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Am J Clin Nutr. 2008 Oct;88(4):913-21.

Home use of vegetable oils, markers of systemic inflammation, and endothelial dysfunction among women.

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Department of Nutrition, School of Public Health, and the Food Security and Nutrition Research Center, Isfahan University of Medical Sciences, Isfahan, Iran.



Most knowledge about adverse health effects of trans fats was mainly derived from studies done in Western populations of European or American origins; few data are available in the understudied region of the Middle East.


We assessed the association between consumption of partially hydrogenated vegetable oils (PHVOs) and non-HVOs and circulating concentrations of inflammatory markers among Tehrani women aged 40-60 y.


Usual dietary intakes were assessed with a food-frequency questionnaire among 486 apparently healthy women. PHVOs (commonly used for cooking in Iran) were considered as PHVOs category. Sunflower oil, corn oil, canola oil, soybean oil, and olive oil were defined as non-HVOs. Anthropometric measurements were done, and fasting blood samples were taken to measure inflammatory markers.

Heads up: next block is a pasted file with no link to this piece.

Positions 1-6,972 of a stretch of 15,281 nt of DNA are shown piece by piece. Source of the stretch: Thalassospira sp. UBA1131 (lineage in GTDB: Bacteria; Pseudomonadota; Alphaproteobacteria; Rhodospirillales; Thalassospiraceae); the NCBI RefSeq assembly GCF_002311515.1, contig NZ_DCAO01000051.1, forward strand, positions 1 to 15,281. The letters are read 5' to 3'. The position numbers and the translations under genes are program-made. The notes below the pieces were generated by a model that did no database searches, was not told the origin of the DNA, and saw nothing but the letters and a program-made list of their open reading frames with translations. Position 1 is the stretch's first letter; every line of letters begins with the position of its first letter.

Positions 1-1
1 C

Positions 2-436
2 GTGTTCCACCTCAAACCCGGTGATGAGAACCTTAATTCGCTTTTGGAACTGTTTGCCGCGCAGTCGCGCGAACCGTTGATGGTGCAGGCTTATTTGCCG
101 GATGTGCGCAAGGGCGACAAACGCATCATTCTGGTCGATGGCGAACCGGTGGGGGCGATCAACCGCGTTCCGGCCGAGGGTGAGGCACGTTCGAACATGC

The energy-adjusted daily intakes (mean +/- SD) of PHVOs and non-HVOs were 23 +/- 11 and 22 +/- 10 g/d, respectively. After control for potential confounders, women in the highest quintile of PHVO intake had higher plasma concentrations of C-reactive protein (CRP; percentage difference from lowest quintile: 45%; P for trend: <0.01), tumor necrosis factor-alpha (TNF-alpha; 66%; P for trend: <0.01), interleukin-6 (72%; P for trend: <0.05), and soluble intercellular adhesion molecule-1 (sICAM-1; 22%; P for trend: <0.01) than did women in the lowest quintile. In contrast, higher consumption of non-HVOs was associated with lower circulating concentrations of CRP (percentage difference between top and bottom quintiles: -23%; P for trend: 0.05), TNF-alpha (-29%; P for trend: <0.01), serum amyloid A (-24%; P for trend: <0.01), and sICAM-1 (-19%; P for trend:<0.05). Adjustment for body mass index, fasting plasma glucose, and lipid profiles slightly attenuated the associations in some cases.


Higher intakes of PHVOs are associated with elevated concentrations of inflammatory biomarkers, whereas higher intakes of non-HVOs are associated with lower plasma concentrations of these biomarkers.

[Indexed for MEDLINE]

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